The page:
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compile time constants in switch statements

vianyrajnish rajnish
Ranch Hand

Joined: Apr 22, 2007
Posts: 70
Hi all,

I was reading about the Switch Statements (chapter 5) of SCJP Exam study guide.(Kathy sierra & Bert bates).... there I got struct in Legal expression and switch statements.

can any one please explain me about first the difference between compile time & load time constants.. with few examples
or suggest me some references.

I referred google but ... it is not working as they given in some seach results of google.
These are the things i read & tried then:
example program :

class TestCompileConst
{

public static void main(String args[])
{
final int DAY_CREATED = (int)(System.currentTimeMillis());
switch(DAY_CREATED)
{
case 2000: System.out.println("hjhjdffd");
break;
default : System.out.println("default part");
}
}
}

According to my reading the below variable is load time constant which can't be used in switch , but it is compiling.
final int DAY_CREATED = (int)(System.currentTimeMillis());

can any one please help me this...

Thanks,
Vinay Rajnish
Richard Boren
Ranch Hand

Joined: Mar 01, 2001
Posts: 233
Hi Vinay,

You should re-read K&B�s switch text.

You are right,
final int DAY_CREATED = (int)(System.currentTimeMillis()); is a runtime constant; however, switch(DAY_CREATED) is the switch�s expression. It only needs to evaluate to a char, byte, short, int or an enum�s value that can automatically cast to an int. It does not have to be a compile time constant. Actually you wouldn�t normally want a constant in the expression even though it is legal. As you have already proven.

It is the switch�s �case:� that must be a compile time constant and must evaluate to the same type as the switch's expression can use.

Try this:




Richard
vianyrajnish rajnish
Ranch Hand

Joined: Apr 22, 2007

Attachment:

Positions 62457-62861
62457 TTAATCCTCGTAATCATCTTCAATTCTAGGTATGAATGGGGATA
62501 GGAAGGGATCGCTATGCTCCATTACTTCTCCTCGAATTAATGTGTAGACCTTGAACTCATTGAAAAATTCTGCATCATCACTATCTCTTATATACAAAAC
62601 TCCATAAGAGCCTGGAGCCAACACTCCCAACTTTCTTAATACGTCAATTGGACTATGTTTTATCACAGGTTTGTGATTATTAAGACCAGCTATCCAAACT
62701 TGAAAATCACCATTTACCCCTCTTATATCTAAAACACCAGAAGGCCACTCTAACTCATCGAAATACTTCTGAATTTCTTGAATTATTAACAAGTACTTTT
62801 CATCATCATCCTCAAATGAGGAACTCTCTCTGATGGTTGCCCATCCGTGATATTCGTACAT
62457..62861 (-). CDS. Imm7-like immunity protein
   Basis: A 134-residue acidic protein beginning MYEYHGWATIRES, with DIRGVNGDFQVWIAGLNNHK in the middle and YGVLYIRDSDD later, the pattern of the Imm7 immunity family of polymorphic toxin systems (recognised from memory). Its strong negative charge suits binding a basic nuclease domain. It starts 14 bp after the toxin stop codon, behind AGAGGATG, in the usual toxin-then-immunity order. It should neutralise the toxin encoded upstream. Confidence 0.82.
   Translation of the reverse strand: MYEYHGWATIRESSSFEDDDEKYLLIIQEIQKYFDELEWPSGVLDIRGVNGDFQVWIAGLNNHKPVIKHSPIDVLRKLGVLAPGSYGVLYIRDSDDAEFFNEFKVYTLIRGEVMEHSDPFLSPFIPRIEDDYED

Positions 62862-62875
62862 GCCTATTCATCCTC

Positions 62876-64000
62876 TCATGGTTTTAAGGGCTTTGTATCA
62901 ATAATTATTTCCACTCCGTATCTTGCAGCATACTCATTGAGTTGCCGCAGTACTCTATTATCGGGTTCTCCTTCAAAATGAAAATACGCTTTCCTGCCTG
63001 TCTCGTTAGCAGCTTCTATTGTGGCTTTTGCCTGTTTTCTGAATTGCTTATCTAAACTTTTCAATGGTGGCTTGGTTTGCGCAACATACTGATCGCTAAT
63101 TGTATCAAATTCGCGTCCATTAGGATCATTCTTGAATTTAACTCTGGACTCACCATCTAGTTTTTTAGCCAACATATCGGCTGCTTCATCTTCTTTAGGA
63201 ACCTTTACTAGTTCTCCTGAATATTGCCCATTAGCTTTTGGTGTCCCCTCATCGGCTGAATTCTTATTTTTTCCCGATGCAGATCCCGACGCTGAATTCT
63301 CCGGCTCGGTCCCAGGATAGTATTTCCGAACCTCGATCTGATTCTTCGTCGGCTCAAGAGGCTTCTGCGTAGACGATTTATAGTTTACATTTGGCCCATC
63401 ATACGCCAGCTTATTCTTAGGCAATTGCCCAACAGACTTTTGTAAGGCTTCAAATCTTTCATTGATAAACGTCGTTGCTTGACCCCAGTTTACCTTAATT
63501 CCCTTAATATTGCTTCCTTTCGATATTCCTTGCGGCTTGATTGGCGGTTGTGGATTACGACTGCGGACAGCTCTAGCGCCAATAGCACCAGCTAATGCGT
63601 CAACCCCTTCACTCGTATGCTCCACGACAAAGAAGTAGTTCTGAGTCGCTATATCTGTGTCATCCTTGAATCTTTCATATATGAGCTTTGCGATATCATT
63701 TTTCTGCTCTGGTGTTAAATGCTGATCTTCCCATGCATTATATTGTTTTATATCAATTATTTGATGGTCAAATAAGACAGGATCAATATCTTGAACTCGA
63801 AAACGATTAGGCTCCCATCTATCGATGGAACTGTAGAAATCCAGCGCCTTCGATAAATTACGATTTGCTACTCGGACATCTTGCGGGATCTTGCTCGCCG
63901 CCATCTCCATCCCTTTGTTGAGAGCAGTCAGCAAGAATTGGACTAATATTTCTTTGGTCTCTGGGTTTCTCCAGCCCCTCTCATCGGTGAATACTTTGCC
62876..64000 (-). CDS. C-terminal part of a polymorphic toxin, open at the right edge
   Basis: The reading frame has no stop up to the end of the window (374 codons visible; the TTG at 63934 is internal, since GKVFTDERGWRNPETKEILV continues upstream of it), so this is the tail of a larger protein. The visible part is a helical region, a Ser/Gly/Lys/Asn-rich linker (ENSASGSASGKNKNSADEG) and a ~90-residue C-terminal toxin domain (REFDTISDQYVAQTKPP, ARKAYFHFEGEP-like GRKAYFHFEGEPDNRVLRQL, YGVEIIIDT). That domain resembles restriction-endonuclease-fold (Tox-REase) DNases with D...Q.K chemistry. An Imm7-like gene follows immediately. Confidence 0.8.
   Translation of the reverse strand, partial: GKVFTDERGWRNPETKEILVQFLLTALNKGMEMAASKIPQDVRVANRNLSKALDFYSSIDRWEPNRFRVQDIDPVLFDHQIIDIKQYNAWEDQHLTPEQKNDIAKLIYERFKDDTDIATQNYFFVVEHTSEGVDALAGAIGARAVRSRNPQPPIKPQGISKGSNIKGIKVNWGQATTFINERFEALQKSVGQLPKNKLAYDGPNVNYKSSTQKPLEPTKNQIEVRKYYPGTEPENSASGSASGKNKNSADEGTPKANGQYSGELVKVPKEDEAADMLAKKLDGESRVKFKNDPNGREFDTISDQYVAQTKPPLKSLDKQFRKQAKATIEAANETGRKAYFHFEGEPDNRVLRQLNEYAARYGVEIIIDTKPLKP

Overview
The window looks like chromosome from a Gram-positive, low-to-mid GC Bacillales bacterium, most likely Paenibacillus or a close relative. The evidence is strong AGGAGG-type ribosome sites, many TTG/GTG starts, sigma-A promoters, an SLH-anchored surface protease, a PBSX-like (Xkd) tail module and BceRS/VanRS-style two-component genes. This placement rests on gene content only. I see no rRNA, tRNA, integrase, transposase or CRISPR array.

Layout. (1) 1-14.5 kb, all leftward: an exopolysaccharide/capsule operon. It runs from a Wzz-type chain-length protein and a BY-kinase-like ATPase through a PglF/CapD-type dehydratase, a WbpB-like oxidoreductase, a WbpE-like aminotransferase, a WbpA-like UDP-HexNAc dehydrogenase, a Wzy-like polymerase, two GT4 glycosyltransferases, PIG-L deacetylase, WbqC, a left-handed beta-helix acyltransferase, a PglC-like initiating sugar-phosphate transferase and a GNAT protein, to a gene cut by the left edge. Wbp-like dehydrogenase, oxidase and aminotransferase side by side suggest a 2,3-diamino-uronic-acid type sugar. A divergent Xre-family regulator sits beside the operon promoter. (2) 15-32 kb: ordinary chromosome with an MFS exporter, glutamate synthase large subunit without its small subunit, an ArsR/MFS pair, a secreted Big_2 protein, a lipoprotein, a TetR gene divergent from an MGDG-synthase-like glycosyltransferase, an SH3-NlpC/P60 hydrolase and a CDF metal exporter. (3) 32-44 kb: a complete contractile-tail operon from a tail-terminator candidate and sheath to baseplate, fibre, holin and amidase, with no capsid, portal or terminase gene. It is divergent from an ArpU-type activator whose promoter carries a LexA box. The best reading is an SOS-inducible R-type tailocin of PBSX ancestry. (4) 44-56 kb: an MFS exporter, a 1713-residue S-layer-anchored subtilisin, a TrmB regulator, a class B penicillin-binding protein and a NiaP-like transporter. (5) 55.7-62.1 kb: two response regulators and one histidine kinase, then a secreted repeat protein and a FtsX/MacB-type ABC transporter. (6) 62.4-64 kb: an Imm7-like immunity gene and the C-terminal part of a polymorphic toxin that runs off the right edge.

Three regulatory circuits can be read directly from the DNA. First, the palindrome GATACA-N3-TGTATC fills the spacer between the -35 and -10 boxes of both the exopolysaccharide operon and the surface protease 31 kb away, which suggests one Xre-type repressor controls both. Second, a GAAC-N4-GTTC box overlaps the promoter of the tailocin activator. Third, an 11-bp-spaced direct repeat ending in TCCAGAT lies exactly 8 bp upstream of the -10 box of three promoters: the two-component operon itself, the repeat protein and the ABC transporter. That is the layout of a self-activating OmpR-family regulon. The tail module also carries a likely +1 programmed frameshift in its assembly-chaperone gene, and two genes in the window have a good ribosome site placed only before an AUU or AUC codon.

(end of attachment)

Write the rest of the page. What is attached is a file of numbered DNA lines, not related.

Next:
Posts: 70
Hi Richard,
Thanks for the reply, Richard.

I read k&B swith statements... I understood that it is the case argument must be compile constants.
but i have not clear with the differences bewtween load time & compile time constatnts.

lets discuss this example :

class Test {
public static void main(String args[]) {
final int a = 1 ; // compile time constant
final int b ; // runtime constant
b = 1 ;
int x = 1 ;
switch(x) {
case a: ; // okay
case b: ; // error: constant expression required
}
}

In the example above.. here,
final int b ;
b = 1;
variable b has been assigned value of 1, at compile time itself .
But , how come it become runtime constant.
Please explain me a bit and provide some reference to read.

Thanks
Vinay Rajnish
swarna dasa
Ranch Hand

Joined: Mar 15, 2007
Posts: 108
Scenarios possible:-

1)
final int b;
b=1;

2)
final int b ; // runtime constant
int i=0;
b= i;

3)
method (int i) {
final int b;
b=i;
}

Since b=1; is allowed b=i; should be allowed as well, but as we can see in scenario 3, its a runtime constant.

So after final int b; the compiler really doesn't know whats gonna follow.
Chandra Bhatt
Ranch Hand

Joined: Feb 28, 2007
Posts: 1707
Hi,

I take compile time constant in the following way:

If a final primitive is initialized where it is declared and right side of the = operator is compile time constant, then we call it compile time constant, because at compile time we have info what exact value the
primitive variable is holding


eg. final int a=40; // here 40 is constant, so a is compile time constant


If a final primitive first declared and then initialized at any other place
(not while declaring), it is run time constant, because at compile time we don't know what value the primitive variable is holding. Assignment operator
= works at run time in this case.


int time = (int)System.currentTimemillies(); //run time constant

We don't know what is the value of System.currentTimemillies() at compile time, so assignment is delayed till run time.

Same applies to constant reference also, but constant wrapper is not allowed in the case statement;


Some other scenarios regarding compile time constant:

byte b1=10; //ok
int i1=15;
byte b2=i1; //Error

final i2 =20;
byte b3 = i2; //OK

final i3;
i3=12;
byte b4 =i3; //Error


Thanks,
[ May 03, 2007: Message edited by: Chandra Bhatt ]

cmbhatt
Richard Boren
Ranch Hand

Joined: Mar 01, 2001
Posts: 233
Hi Vinay,

final int a = 1 ; // This is a compile time constant because "a" is declared and initialized at the same time so the compiler knows its value.

final int b ; // here "b" is declared, but not initialized so the compiler doesn't know its value.

b = 1 ; // The assignment of "b" value is not known until runtime because the value could change. You could do something like this �b = (someExpression) ? 1 : 2 ;� The value of "b" cannot be known by the compiler.

Hope this helps.

Richard
vianyrajnish rajnish
Ranch Hand

Joined: Apr 22, 2007
Posts: 70
Hi Richar,Chandra Bhat, Swarna Das

Thanks for your replies. Thanks a lot.
Now i have got cleared with my doubt .

Thanks
Vinay Rajnish
 
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